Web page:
Identifying germs living in ‘biofilms’ on EB wounds will allow the development of targeted treatments to help chronic wounds heal. These approaches are already in use in other diseases and could be adapted very rapidly for EB wound care, potentially transforming EB wound management.

Woman in white lab coat smiling at the camera.


Dr Hirschfeld is an associate professor working at the University of Birmingham on the microorganisms that can live on wounds in a thin layer of slimy substance called a ‘biofilm.’ Bacteria within a biofilm are hard to detect and are protected from immune system cells and antibiotic treatments. This project will involve swabbing wounds that do not appear to be infected but haven’t healed after three months of care. Genetic tests will be used to reveal the types of microorganisms that are present in wound biofilms from different types of EB so future treatments can be designed specifically to help chronic wounds heal. 

Read more in our researcher's blog.




 About our funding:

Research leader Dr Josefine Hirschfeld
Institution University of Birmingham, UK
Type of EB EBS, DEB and JEB
Patient involvement Swabs from EB patients and family members
Funding amount £14,954.60
Project length 1 year
Start date 1 October 2023
DEBRA internal ID GR000041


Latest progress summary:

Due 2025.


About our researchers:

Lead researcher:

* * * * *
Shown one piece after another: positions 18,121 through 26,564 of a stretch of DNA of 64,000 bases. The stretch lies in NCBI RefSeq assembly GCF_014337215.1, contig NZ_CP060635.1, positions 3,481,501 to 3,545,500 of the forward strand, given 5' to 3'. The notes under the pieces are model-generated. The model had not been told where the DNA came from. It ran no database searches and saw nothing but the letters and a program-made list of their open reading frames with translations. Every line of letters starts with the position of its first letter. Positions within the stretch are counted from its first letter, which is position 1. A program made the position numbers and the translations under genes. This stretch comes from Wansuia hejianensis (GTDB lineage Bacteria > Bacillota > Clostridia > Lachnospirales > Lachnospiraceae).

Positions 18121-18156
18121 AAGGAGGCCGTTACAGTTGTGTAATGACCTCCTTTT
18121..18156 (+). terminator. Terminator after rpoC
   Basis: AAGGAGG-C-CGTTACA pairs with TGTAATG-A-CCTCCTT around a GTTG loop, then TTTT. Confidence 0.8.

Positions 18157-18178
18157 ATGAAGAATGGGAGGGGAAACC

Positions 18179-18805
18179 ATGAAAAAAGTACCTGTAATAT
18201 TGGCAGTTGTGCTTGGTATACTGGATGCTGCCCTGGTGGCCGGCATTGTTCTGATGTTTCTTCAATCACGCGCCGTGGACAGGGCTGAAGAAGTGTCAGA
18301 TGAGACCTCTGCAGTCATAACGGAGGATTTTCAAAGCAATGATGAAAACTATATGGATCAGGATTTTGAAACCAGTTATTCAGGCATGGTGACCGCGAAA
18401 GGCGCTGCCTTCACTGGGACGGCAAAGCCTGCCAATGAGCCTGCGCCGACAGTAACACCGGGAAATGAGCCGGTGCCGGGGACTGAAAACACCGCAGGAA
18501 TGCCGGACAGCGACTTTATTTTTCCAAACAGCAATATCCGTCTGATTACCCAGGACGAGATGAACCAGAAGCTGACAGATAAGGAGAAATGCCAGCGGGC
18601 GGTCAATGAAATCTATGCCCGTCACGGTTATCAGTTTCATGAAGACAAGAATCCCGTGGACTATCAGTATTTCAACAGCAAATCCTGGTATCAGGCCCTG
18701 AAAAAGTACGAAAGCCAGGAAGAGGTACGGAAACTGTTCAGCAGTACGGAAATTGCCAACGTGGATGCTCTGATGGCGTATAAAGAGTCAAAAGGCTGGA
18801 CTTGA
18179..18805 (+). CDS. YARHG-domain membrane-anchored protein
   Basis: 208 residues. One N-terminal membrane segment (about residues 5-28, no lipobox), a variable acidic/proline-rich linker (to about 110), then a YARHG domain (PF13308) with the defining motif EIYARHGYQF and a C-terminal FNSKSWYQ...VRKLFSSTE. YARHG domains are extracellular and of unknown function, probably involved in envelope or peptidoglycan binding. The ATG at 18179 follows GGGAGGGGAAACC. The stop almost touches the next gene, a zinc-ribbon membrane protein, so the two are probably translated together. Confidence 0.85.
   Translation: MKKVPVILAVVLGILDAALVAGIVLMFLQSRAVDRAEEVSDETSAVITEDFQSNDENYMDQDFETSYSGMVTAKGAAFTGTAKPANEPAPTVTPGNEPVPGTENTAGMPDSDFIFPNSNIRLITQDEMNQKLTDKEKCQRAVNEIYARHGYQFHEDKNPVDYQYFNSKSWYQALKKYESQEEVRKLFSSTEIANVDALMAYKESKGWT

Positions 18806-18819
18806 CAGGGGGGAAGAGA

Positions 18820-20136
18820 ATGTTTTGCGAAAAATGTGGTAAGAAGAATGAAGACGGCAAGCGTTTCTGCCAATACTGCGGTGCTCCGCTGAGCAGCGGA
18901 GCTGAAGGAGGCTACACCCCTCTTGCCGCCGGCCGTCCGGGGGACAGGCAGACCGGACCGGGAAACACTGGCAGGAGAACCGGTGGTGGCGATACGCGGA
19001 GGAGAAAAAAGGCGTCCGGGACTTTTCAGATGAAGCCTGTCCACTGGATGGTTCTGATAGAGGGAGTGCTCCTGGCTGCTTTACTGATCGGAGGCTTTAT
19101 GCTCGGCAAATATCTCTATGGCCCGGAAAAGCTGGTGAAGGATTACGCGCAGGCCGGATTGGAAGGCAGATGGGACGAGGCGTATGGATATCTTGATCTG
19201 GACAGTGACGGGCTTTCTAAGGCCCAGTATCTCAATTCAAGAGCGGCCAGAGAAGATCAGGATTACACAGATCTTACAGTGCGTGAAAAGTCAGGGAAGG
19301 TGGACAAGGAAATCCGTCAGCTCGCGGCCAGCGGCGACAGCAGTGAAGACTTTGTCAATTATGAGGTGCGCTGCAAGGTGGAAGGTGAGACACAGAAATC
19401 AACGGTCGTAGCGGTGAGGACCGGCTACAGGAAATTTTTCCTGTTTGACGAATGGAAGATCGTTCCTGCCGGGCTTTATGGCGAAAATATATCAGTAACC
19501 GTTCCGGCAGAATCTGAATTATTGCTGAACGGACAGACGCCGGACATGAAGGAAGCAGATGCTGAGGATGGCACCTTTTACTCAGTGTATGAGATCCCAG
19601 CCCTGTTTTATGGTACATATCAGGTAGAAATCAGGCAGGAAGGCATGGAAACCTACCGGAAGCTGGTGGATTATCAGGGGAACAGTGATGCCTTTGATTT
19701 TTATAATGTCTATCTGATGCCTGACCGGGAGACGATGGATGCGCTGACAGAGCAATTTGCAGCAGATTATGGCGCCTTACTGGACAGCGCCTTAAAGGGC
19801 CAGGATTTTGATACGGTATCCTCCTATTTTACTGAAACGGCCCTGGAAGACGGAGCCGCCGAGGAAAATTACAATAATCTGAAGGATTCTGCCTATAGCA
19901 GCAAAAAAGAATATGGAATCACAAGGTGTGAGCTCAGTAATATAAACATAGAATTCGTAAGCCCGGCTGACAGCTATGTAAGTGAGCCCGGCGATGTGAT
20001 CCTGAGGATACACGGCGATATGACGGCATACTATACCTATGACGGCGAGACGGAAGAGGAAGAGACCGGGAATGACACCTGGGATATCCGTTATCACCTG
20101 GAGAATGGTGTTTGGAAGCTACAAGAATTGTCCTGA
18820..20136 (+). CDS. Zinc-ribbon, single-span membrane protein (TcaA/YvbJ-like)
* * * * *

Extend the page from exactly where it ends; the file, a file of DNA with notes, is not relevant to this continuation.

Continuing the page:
Dr Josefine Hirschfeld is an associate professor and honorary consultant at the University of Birmingham Dental School and Hospital. She specialises in restorative dentistry with a particular focus on gum diseases and immune cells called neutrophils and their role in diseases including EB.


Dr Hadeer Ibrahim is an assistant lecturer of Dermatology at the Suez Canal University in Egypt and has been awarded a highly competitive scholarship to fund her PhD degree on EB at the University of Birmingham where she focuses her research on improving the quality of life of patients with EB of different subtypes.

Prof Iain Chapple is Head of Research for the Institute of Clinical Sciences, Head of Periodontology with the School of Dentistry and Honorary Consultant in Restorative Dentistry with Birmingham Community Health Trust.

Prof Adrian Heagerty is a Consultant Dermatologist and Honorary Professor of Dermatology at the University of Birmingham with a particular interest in EB. He leads several active research groups and heads the half-national EB service at University Hospitals Birmingham NHS Foundation Trust.

Dr Sarah Kuehne is a senior lecturer in oral microbiology and the lead of the Oral Microbiology Research Group at the University of Birmingham. Her research group holds close links to the world-renowned Institute of Microbiology and Infection (IMI) led by Prof Ian Henderson.


Dr Annika Therese Kroeger, at the School of Dentistry, University of Birmingham, has extensive experience in metagenomics and transcriptomics. 

Prof Moritz Kebschull, at the School of Dentistry, carried out award-winning translational research linking the clinical features and molecular foundations of periodontal and peri-implant diseases and is a co-investigator at the newly funded NIHR Biological Research Centre.


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Why this research is important: